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The “wall” that nobody ever wanted is about to be torn down, and opinions will be reunited with facts 10/2/07

Posted by Steve Boriss in Bias, Wall.
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When we visit a doctor, lawyer, or other professional, do we say, “look, I can figure things out for myself, so I don’t want to hear your opinions, just the facts”? No, because their advice is valuable — they have more knowledge and experience than the rest of us, and we lack the time, talent, or interest in learning their professions. But in the topsy-turvy world of modern journalism, this is exactly how we are to relate to journalists. Like monks who are disciplined not to talk, it’s as if journalists are disciplined not to think – or at least not enough to have an opinion. And that leaves us on our own, presumably so we can spend our days doing what none of us chose to do in our lives – becoming experts in the complex arenas of domestic and foreign affairs.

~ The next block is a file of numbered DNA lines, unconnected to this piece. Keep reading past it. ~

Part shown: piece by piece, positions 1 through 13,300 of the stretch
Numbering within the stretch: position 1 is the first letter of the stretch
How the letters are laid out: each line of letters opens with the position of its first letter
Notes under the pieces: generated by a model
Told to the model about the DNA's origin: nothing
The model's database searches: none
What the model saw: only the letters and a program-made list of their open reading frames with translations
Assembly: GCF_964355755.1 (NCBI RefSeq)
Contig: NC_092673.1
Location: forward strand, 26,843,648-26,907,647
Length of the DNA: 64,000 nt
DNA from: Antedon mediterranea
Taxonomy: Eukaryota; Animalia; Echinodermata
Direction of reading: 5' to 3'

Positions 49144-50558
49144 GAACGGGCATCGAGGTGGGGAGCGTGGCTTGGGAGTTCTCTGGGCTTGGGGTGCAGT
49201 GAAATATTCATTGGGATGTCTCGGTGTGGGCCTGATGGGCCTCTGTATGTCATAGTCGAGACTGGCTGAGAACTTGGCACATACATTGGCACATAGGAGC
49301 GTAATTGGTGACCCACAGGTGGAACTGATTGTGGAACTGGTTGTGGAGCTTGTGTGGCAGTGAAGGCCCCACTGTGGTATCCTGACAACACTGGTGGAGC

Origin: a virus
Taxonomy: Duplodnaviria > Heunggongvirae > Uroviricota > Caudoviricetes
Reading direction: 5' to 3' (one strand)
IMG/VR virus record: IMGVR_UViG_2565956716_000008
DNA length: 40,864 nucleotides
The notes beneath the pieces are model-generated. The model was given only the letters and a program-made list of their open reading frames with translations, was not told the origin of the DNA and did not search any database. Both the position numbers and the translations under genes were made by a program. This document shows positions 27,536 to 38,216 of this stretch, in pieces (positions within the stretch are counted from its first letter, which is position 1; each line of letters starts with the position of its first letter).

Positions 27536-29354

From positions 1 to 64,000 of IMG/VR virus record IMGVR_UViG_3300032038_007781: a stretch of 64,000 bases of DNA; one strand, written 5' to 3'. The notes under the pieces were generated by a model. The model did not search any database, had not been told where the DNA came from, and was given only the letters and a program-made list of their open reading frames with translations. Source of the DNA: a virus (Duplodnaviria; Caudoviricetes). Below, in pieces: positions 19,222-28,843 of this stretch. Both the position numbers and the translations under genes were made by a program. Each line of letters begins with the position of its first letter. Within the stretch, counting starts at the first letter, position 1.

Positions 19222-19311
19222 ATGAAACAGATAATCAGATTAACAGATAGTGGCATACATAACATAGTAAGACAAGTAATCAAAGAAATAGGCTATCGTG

Truth be told, this silly model invented by modern journalism founder Walter Lippmann was never really upheld by journalists anyway. Each time they select a news story and angle, we get a pretty good sense of their biases based on what they think is important and who they think are the good guys and bad guys. Their promises to segregate opinions onto editorial pages were never kept either. Respected journalist Tom Rosenstiel conducted a study showing that 50% of front page NY Times, Washington Post, and LA Times stories were “not straight news stories” but were “interpretative, analytical stories of some type or another.”

So the future belongs to those media that blend fact with opinion, and who let readers with compatible worldviews find them. Hmmm…isn’t that what blogs do?

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